So the chase begins in "No Country For Old Men," the latest pic from Joel and Ethan Coen that -- at least so far -- is arguably one of the best films of the year. Working from Cormac McCarthy's acclaimed novel of the same name, the filmmakers have found incredibly rich and detailed source material that suits their storytelling senses and style near perfectly.

Much like their deservedly highly praised "Fargo," the film combines engaging and interesting characters, a twisty plot, brutal violence, and dark humor into a cinematic mix that's not only pitch-perfect, but also turns out to be an offering that works on several levels.

The most obvious involves the chase that's less cat and mouse than something akin to cougar and bobcat. You realize the bigger feline is probably going to win, but figure the little guy is going to put up one heck of a fight, since both are highly proficient at what comes naturally to them.

Brolin plays the underdog with enough cocksureness and apparent resourcefulness that viewers will root for him to "win," despite him not being a squeaky clean protagonist (the levels of gray in the film are nothing short of delicious and give it added and much welcomed depth).

Then again, others may find themselves drawn to Bardem's hitman, one of the best and most magnetic villains to hit the screen in a long time. Sporting a page-boy haircut, nearly soulless eyes, unusual and highly memorable weapons, and a unique life and death philosophy (sometimes decided by the flip of a coin), he's the human equivalent of The Terminator, a seemingly impossible to stop killing machine.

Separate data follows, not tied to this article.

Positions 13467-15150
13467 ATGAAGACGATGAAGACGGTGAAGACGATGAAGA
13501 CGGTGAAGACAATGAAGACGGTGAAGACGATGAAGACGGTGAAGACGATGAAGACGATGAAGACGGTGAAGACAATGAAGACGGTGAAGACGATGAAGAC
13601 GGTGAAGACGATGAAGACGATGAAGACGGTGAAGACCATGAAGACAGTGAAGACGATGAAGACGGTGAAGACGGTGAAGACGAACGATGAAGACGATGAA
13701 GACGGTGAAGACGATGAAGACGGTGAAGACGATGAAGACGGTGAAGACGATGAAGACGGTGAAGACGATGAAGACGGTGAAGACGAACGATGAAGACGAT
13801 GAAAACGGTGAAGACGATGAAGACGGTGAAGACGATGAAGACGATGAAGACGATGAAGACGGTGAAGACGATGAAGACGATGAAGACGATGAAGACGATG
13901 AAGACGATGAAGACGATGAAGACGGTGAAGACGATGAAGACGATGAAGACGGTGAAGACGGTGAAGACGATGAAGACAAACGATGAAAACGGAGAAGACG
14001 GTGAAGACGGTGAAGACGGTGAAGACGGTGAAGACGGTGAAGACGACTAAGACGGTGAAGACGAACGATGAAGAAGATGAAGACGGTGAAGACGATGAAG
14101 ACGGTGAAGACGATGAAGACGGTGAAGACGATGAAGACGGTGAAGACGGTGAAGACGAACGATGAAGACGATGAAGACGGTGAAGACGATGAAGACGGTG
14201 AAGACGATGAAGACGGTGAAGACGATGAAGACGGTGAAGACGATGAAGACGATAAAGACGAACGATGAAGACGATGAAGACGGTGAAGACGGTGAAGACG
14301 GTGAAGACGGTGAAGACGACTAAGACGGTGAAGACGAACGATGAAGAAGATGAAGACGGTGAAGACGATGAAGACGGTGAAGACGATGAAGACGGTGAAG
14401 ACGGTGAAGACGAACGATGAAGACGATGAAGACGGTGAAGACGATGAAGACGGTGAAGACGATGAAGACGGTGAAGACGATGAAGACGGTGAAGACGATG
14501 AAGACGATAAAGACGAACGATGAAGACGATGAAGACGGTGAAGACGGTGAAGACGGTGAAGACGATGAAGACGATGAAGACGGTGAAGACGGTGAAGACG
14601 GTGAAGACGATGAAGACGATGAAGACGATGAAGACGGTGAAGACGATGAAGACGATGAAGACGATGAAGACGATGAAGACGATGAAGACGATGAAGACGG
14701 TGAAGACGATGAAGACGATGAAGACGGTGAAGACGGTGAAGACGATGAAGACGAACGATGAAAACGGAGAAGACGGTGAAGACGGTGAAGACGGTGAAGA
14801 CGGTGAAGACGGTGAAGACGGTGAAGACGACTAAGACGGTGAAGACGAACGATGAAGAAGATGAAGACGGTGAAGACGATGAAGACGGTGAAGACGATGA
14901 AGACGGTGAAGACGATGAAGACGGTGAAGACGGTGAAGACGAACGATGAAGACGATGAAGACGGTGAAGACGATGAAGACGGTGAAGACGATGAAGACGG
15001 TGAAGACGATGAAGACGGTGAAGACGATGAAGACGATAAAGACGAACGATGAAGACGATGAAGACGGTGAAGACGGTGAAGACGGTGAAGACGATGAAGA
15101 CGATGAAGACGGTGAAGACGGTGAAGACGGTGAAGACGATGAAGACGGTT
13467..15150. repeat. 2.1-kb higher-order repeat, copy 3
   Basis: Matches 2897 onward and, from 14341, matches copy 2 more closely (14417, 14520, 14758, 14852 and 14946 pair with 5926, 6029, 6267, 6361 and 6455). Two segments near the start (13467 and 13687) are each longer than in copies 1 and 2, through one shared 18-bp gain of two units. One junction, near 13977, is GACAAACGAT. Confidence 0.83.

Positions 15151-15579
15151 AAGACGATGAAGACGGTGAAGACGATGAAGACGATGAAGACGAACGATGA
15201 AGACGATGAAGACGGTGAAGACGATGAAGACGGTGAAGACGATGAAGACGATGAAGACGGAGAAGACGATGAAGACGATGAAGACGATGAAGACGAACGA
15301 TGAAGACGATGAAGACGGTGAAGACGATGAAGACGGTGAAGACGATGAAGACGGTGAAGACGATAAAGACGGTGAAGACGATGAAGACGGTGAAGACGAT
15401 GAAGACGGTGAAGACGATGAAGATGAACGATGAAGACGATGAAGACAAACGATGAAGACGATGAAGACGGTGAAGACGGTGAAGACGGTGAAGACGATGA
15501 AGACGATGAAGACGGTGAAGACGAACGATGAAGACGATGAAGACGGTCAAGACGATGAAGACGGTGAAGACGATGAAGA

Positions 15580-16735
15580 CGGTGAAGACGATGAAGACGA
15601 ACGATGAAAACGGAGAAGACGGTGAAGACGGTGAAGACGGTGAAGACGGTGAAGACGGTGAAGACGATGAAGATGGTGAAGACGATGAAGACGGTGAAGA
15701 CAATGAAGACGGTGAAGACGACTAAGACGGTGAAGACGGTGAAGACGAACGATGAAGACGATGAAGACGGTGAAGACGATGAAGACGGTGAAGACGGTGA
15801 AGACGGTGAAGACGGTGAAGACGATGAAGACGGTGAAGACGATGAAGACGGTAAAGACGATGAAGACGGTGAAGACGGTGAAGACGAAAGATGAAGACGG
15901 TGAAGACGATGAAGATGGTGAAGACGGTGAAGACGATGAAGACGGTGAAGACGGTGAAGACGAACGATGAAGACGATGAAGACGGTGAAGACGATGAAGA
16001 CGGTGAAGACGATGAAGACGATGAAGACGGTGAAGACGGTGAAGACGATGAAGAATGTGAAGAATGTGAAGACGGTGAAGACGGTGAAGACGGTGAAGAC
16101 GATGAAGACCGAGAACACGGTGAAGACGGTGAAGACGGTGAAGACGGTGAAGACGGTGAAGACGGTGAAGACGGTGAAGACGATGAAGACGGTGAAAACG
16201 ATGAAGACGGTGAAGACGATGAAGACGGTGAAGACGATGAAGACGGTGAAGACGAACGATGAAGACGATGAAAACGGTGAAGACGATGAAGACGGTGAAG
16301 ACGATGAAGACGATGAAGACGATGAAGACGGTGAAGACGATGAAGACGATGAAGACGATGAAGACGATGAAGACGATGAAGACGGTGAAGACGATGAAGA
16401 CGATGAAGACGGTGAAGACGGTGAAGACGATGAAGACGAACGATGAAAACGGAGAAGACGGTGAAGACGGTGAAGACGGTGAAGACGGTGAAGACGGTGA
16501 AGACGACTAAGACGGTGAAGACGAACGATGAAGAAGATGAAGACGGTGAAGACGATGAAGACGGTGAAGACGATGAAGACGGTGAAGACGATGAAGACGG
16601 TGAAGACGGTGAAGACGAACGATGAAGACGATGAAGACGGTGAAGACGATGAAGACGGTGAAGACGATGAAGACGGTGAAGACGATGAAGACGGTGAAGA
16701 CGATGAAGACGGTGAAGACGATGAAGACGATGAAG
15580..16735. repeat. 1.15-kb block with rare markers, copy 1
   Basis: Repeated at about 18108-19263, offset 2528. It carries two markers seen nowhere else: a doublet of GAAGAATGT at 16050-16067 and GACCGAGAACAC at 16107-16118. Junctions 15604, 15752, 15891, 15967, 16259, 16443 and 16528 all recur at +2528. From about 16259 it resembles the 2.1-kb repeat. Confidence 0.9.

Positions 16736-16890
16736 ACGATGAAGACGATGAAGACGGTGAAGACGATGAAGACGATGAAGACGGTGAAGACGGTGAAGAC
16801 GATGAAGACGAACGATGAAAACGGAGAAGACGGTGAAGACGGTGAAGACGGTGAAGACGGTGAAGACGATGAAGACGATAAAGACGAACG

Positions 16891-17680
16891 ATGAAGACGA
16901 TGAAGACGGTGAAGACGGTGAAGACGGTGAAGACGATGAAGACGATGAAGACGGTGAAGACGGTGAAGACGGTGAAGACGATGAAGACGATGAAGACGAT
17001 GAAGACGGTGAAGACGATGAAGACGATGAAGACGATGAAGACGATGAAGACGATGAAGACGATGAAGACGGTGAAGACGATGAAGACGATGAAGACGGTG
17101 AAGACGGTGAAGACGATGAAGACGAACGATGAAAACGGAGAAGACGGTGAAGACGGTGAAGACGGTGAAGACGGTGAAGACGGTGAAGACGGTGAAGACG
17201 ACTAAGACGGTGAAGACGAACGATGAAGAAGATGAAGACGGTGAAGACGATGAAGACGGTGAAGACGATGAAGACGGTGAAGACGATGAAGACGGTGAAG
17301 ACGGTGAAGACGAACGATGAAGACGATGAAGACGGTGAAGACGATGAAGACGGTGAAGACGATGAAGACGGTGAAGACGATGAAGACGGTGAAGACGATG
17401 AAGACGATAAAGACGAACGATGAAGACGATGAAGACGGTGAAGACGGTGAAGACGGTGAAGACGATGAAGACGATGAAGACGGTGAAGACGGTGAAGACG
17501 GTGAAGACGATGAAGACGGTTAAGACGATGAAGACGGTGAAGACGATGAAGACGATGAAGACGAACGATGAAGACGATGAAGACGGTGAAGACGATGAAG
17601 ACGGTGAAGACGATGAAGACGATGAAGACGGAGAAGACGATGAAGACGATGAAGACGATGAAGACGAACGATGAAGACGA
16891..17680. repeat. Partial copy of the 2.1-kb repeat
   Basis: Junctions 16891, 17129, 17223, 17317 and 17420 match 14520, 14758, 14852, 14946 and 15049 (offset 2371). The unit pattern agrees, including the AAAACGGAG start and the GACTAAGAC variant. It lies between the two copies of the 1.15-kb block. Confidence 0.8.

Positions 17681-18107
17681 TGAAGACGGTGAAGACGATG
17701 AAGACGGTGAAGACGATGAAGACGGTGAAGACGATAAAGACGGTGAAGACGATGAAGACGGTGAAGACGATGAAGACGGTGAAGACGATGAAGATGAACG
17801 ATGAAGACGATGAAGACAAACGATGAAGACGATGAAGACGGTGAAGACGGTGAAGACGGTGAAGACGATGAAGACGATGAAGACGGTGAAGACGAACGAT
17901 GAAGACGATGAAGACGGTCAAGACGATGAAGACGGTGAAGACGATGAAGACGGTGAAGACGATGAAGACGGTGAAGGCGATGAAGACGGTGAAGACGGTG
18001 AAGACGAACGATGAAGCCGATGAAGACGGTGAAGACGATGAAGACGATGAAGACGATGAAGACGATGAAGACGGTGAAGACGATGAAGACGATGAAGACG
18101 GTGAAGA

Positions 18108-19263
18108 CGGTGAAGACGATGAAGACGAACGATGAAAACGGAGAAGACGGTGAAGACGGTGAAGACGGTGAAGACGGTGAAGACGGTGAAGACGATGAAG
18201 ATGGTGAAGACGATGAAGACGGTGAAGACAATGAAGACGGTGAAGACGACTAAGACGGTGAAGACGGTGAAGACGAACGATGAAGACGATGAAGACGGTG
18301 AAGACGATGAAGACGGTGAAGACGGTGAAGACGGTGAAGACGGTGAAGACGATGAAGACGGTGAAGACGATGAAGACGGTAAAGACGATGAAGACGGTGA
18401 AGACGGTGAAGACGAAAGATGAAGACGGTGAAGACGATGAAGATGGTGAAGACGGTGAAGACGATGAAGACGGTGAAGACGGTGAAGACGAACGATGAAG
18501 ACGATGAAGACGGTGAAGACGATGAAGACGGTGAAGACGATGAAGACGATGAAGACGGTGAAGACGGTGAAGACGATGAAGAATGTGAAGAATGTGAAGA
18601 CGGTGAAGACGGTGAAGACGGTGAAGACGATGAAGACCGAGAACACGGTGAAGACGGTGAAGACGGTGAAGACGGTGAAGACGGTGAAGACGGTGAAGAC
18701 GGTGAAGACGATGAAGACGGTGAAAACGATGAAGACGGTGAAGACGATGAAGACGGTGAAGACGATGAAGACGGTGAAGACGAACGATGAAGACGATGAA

The fact that they're nearly balanced makes the film unique in that you won't know how things are going to turn out, an attribute the entire film sports. That certainly includes the material involving Jones and his character. As he's played the "lawman" countless times before, viewers will likely figure the actor will do his standard thing again here.

Granted, he does that to a degree, but he also puts a spin on the role by not really wanting to give chase, mainly because he's tired and overwhelmed by how society has evolved (or devolved, and thus the fitting title). Accordingly, the film also provides something of an examination of violence in our culture. As a result, it takes the normal cinematic titillation of violence and, while playing that up to an incredibly vicarious extent, also turns it on its head.

If all of that wasn't enough, supporting performances from the likes of McDonald as the hunted's wife (who turns out to be much more than initially believed) and Garrett Dillahunt as Jones' subordinate (proving some of the much needed, albeit still dark comic relief) are terrific and amount to tasty icing on this sumptuous offering.

While certainly not for all tastes or viewers, this is filmmaking at or at least very near its highest level of efficiency and skill. Joining "Blood Simple" and "Fargo" as the Coen brothers' best work, "No Country For Old Men" is a must-see for serious fans of the cinema. It rates as an 8 out of 10.

Reviewed October 17, 2007 / Posted November 21, 2007